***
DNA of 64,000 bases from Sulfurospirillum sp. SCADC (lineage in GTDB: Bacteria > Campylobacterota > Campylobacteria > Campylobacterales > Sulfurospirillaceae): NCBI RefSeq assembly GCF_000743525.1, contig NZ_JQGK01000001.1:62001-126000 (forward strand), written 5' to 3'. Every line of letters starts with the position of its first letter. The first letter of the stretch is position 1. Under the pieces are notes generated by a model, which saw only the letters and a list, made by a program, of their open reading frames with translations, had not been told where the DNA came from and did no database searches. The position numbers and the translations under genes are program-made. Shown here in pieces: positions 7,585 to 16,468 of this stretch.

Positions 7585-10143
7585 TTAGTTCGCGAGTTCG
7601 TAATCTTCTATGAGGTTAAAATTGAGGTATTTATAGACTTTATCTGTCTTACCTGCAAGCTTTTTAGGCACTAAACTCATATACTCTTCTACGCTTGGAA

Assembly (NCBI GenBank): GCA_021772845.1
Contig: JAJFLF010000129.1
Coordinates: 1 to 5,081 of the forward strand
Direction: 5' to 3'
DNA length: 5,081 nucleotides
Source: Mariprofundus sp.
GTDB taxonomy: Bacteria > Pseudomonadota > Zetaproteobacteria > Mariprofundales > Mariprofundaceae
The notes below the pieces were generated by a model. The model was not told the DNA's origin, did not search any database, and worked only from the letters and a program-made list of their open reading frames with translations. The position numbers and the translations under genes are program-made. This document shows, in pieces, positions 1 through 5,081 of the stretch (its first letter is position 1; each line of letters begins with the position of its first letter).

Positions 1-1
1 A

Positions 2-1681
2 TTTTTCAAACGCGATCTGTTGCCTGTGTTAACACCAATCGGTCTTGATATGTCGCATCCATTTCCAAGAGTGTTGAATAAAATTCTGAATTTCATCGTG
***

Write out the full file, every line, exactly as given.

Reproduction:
DNA of 64,000 bases from Sulfurospirillum sp. SCADC (lineage in GTDB: Bacteria > Campylobacterota > Campylobacteria > Campylobacterales > Sulfurospirillaceae): NCBI RefSeq assembly GCF_000743525.1, contig NZ_JQGK01000001.1:62001-126000 (forward strand), written 5' to 3'. Every line of letters starts with the position of its first letter. The first letter of the stretch is position 1. Under the pieces are notes generated by a model, which saw only the letters and a list, made by a program, of their open reading frames with translations, had not been told where the DNA came from and did no database searches. The position numbers and the translations under genes are program-made. Shown here in pieces: positions 7,585 to 16,468 of this stretch.

Positions 7585-10143
7585 TTAGTTCGCGAGTTCG
7601 TAATCTTCTATGAGGTTAAAATTGAGGTATTTATAGACTTTATCTGTCTTACCTGCAAGCTTTTTAGGCACTAAACTCATATACTCTTCTACGCTTGGAA

Assembly (NCBI GenBank): GCA_021772845.1
Contig: JAJFLF010000129.1
Coordinates: 1 to 5,081 of the forward strand
Direction: 5' to 3'
DNA length: 5,081 nucleotides
Source: Mariprofundus sp.
GTDB taxonomy: Bacteria > Pseudomonadota > Zetaproteobacteria > Mariprofundales > Mariprofundaceae
The notes below the pieces were generated by a model. The model was not told the DNA's origin, did not search any database, and worked only from the letters and a program-made list of their open reading frames with translations. The position numbers and the translations under genes are program-made. This document shows, in pieces, positions 1 through 5,081 of the stretch (its first letter is position 1; each line of letters begins with the position of its first letter).

Positions 1-1
1 A

Positions 2-1681
2 TTTTTCAAACGCGATCTGTTGCCTGTGTTAACACCAATCGGTCTTGATATGTCGCATCCATTTCCAAGAGTGTTGAATAAAATTCTGAATTTCATCGTG